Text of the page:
Glenorchy Jetty is particularly popular for capturing sunrise and sunset shots. The changing light during these times adds a warm and magical glow to your images. Another great thing about this photography location is that with every season you can get different results. From lush greenery in spring and summer to golden foliage in autumn and snow-covered landscapes in winter, each season offers a unique atmosphere.
Glenorchy willow trees
The Glenorchy sister trees are a pair of graceful willow trees that grow near the water’s edge on the shores of Lake Wakatipu in Glenorchy. They are known for their picturesque appearance and reflection in the calm waters of Lake Wakatipu with high tide. The trees are a favorite subject for landscape and nature photographers and are in particular great to capture with sunrise. The willow trees and the shoreline can be used as leading lines to draw the viewer’s eye into the frame and create a sense of depth in your photographs.
Fiordland National Park
With its dramatic fjords, majestic mountains, glacier lakes and lush rainforests, Fiordland National Park offers an array of captivating subjects for photography. Both beautiful and diverse on moody, rainy days or clear sunny days which offer completely different landscapes and photography opportunities. For some of the photography spots in Fiordland National Park you need clear, dry days. But for others any type of weather works. Rain in Milford Sound bring the waterfalls to life, so if that is your purpose to capture, then make sure to visit on, or directly after rainy days.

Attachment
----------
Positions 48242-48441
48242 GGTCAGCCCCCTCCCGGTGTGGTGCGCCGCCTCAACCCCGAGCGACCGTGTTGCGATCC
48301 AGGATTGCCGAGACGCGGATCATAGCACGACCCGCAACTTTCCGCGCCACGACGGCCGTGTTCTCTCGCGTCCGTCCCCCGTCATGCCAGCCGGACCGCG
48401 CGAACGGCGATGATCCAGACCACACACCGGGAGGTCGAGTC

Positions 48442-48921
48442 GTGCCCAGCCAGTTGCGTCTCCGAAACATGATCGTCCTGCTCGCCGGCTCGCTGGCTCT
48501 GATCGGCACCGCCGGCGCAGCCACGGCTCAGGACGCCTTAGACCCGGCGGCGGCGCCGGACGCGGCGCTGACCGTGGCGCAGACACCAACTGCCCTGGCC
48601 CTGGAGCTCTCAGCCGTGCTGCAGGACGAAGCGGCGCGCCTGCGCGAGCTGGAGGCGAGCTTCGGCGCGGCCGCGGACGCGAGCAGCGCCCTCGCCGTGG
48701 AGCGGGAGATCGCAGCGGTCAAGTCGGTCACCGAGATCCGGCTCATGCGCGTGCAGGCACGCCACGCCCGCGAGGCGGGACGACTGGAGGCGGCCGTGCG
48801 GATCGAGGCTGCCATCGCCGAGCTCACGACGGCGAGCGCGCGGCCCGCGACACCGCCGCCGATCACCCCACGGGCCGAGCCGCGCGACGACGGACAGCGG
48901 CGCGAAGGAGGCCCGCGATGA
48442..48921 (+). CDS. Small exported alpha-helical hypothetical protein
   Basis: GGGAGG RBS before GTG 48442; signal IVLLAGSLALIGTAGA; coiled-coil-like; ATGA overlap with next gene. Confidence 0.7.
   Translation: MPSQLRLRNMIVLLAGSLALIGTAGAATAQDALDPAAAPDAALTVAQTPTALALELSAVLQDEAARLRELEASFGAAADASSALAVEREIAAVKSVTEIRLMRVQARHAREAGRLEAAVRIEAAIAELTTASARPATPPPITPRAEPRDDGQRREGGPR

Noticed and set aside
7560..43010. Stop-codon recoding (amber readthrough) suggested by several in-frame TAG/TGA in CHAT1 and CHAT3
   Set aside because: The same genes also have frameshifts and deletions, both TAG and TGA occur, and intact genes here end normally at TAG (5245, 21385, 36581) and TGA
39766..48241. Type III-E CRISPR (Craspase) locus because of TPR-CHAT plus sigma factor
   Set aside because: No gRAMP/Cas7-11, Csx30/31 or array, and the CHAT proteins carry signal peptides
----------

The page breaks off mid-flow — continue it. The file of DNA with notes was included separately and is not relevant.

Gertrude Saddle is a breathtaking viewpoint with stunning alpine views overlooking Milford Sound. It’s a hidden gem in Milford Sound as not any landscape photographers go here. The reason is that you have to put in some effort to get to Gertrude Saddle. A 7km (4.3 miles) length return hike will take you along steep ascents and exposed sections to this stunning point. Go with sunset for the best light. If you’re lucky you will be in for a treat when the golden light kisses the mountains peaks and light beams dance through the valley. But bring a headlamp and your hiking boots! This is not an easy hike for unexperienced hikers.
Lake Marian is a stunning reflection lake in a valley surrounded by sheer cliffs and waterfalls. This glacier lake is surrounded by snow capped peaks that perfectly reflect in the mirror lake on calm days. Therefore it is important to plan your hike and visit to Lake Marian on a calm and sunny day.
Via the 10 kilometres return hike through mossy forest you will get to Marian lake. So same as with Gertrude Saddle, you have to put in the effort to get to this photography spot. Sunrise is a great time for photography at Lake Marian, but even when you arrive at 10 or 11 AM, the lake is breathtaking and completely in the sun, making its color pop even more.